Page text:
Bilateral agreements with countries outside the EU
The EU has 2 types of fishing agreements with non-EU countries:
- fisheries partnership agreements – the EU gives financial and technical support in exchange for fishing rights, generally with southern partner countries.
- northern agreements – joint management of shared stocks with Norway, Iceland and the Faeroe Islands.
Sustainable fisheries partnership agreements
Tuna agreements – allow EU vessels to pursue migrating tuna stocks as they move along the shores of Africa and through the Indian Ocean.
Mixed agreements – provide access to a wide range of fish stocks in the partner country's exclusive economic zone.
In exchange, the EU pays the partner countries a financial contribution composed of 2 distinct parts:
- access rights to the EEZ
- "sectoral" financial support which aims to promote sustainable fisheries development in the partner countries, by strengthening their administrative and scientific capacity through a focus on sustainable fisheries management, monitoring, control and surveillance.
The EU has currently 13 active SFPAs protocols in force with third countries:
- 10 tuna agreements: Cape Verde, Ivory Coast, Sao Tomé and Principe, Gabon, Madagascar, Senegal, Comoros, Seychelles, Mauritius and Kiribati
- 3 mixed agreements: Morocco, Greenland and Guinea-Bissau
The EU has also 6 "dormant" agreements with Mozambique, Micronesia, Solomon Island, Mauritania, Gambia and Equatorial Guinea. "Dormant agreements" stand for countries which adopted a fisheries partnership agreement without having a protocol into force, for structural or conjonctural reasons. EU vessels are therefore not allowed to fish in waters under the regime of the dormant agreements.
EU fishing activities in the North Sea and north-east Atlantic are closely linked to those of our neighbours – Norway, Iceland and the Faeroe Islands. With many of the targeted stocks shared across boundaries, it makes good sense for all 4 parties to coordinate their activities, especially as the different fleets aren’t necessarily interested in the same stocks.
So many of the stocks concerned are jointly managed, and quotas are exchanged to ensure they’re not wasted. Some of these stocks are managed through the intergovernmental North-East Atlantic Fisheries Convention set up to manage fish stocks in the region, while others are managed through agreements between the coastal states.
These agreements are extremely important to a large section of the EU fleet, especially the agreement with Norway, which covers quotas worth over €2bn.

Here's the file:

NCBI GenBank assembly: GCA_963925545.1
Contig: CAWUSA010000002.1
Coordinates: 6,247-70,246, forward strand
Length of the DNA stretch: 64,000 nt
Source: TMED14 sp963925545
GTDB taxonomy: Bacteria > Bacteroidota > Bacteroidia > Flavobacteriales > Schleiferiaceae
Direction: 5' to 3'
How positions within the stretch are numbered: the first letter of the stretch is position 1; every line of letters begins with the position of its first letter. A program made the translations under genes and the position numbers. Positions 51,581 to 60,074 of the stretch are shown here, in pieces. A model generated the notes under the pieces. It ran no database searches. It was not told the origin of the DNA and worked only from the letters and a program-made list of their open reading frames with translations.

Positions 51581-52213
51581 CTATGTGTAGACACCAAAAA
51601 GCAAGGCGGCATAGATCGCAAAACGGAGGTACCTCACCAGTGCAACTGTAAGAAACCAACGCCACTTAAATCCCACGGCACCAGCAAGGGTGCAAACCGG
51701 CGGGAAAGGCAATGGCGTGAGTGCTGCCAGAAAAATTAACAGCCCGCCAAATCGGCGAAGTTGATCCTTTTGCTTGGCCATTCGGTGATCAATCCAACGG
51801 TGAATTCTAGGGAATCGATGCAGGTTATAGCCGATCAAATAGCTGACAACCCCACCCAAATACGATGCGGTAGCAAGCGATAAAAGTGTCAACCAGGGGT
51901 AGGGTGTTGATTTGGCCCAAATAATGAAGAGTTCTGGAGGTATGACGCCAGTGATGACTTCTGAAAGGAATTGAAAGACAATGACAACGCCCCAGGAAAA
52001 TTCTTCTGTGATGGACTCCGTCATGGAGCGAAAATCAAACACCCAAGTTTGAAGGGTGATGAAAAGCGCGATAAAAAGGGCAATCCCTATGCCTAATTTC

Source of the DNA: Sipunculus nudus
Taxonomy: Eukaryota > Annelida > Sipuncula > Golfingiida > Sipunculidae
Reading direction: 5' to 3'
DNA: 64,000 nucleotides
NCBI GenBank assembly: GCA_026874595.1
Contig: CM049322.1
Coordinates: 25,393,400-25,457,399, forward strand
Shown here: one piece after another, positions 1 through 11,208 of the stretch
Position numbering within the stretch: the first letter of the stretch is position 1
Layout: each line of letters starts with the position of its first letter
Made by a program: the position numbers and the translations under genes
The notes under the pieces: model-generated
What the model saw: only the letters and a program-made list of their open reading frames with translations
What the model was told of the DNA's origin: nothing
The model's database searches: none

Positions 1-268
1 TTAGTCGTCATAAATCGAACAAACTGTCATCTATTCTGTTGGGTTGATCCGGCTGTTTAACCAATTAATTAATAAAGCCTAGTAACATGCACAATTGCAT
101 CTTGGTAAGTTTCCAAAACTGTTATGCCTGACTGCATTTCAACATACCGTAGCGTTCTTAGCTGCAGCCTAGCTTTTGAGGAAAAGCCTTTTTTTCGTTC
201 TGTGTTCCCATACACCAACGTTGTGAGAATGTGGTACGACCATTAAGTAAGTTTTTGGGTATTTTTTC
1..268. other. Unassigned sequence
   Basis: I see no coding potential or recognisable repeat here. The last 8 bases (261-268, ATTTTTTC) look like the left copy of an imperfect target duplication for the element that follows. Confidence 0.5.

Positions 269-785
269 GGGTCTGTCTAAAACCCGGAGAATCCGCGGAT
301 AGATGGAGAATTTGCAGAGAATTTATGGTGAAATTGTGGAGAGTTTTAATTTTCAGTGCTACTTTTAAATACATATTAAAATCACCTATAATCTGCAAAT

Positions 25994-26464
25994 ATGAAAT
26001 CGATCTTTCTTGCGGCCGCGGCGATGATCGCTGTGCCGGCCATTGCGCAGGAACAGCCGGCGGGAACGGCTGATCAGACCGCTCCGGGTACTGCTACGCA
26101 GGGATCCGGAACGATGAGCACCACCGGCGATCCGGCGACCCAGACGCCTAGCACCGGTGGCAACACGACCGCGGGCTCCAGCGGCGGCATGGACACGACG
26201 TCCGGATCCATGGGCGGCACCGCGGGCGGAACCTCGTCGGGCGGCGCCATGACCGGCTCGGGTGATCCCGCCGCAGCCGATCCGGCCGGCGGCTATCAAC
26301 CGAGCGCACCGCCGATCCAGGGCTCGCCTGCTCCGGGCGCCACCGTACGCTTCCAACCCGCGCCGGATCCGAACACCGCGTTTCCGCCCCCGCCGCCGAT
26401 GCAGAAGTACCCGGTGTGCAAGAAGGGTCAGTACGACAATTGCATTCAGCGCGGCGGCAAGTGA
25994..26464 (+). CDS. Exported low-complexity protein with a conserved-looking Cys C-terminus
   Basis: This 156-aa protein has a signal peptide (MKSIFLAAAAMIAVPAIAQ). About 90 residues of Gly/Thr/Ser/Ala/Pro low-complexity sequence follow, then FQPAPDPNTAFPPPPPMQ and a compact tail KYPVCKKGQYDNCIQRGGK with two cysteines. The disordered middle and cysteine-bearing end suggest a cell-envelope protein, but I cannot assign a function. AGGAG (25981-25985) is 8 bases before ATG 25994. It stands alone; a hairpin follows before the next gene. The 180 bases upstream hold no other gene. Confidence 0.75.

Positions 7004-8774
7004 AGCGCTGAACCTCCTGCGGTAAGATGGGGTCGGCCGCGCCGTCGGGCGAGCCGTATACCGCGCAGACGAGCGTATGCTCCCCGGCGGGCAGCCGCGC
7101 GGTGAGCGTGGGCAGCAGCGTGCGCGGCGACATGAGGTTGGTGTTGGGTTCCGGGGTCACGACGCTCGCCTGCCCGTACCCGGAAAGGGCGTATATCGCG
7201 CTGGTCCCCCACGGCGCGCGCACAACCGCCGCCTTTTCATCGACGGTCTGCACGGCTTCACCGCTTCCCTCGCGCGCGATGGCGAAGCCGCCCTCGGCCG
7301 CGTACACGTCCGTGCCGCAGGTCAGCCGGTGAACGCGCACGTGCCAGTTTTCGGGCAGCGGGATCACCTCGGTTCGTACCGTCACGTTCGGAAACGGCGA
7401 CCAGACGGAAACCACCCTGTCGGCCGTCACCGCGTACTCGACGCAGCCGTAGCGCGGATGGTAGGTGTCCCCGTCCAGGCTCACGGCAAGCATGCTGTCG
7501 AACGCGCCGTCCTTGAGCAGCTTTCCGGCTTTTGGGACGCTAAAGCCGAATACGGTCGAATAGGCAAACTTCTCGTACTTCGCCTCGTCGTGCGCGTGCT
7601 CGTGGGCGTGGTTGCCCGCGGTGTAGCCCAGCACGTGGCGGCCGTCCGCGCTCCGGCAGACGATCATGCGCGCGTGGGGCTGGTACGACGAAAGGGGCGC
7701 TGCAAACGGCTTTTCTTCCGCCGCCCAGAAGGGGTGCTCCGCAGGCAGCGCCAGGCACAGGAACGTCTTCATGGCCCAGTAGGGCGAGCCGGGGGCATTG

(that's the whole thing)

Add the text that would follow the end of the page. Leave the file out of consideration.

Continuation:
List of fisheries agreements
|Country||Expiry date||Type||Total contribution from the EU budget per year||Earmarked for fisheries policy development|
|Cape Verde||22.12.2018||Tuna||550 000 €/ 500 000 €||275 000 €/ 250 000 €|
|Comoros||31.12.2016||Tuna||600 000 €||300 000 €|
|Cook Islands||n/a||Tuna||385 000 / 350 000 €||350 000 €|
|Côte d'Ivoire||30.6.2018||Tuna||680 000 €||257 500 €|
|Gabon||23.7.2016||Tuna||1 350 000 €||450 000 €|
|Greenland||31.12.2020||Mixed||16 099 978 €||2 931 000 €|
|Guinea- Bissau||23.11.2017||Mixed||9 200 000 €||3 000 000 €|
|Kiribati||No protocol in force since 16.09.2015|
|Liberia||8.12.2020||Tuna||715 000 €/ 650 000 €/ 585 000||357 500/ 325 000/ 292 500|
|Madagascar||31.12.2018||Tuna||1 566 250/
1 487 500 €
|700 000 €|
|Mauritania||15.11.2019||Mixed||59 125 000 €||4 125 000 €|
|Mauritius||27.1.2017||Tuna||660 000 €||302 500 €|
|Micronesia||No protocol in force since 25.2.2010|
|Morocco||27.2.2018||Mixed||30 million €||14 million €|
|Mozambique||Protocol expired on 31 January 2015|
|São Tomé and Principe||22.5.2018||Tuna||710 000/
675 000 €
|325 000 €|
|Senegal||19.11.2019||Tuna (+ hake component)||1 808 000/
1 668 000 €
|750 000 €|
5 350 000 € in 2014
|2 600 000 €|
|Solomon Islands||No protocol in force since 9.10.2012|
|Faeroe Islands||2006 - 2012|
|Norway||2009 - 2015|
Historical and legal context of the bilateral agreements
The European Economic Community concluded its first bilateral fisheries agreements in the late 1970's. More than 30 other bilateral agreements were concluded until today mainly with developing States in Africa or in the Pacific. The negotiation of fisheries bilateral agreements resulted from the adoption of the UN Convention of the Law of the Sea (UNCLOS) which establishes a legal sovereignty for coastal states over living marine resources in maritime zones within 200 nautical miles from their baselines (the "Exclusive Economic Zone"). As a result, the conclusion of bilateral agreements with third countries appeared necessary to give European Union fleets access to fish stock surplus that are not used by the coastal states' local fleets.
The Common Fisheries Policy, especially its external dimension, establishes a legal framework for EU fishing activities outside the European waters.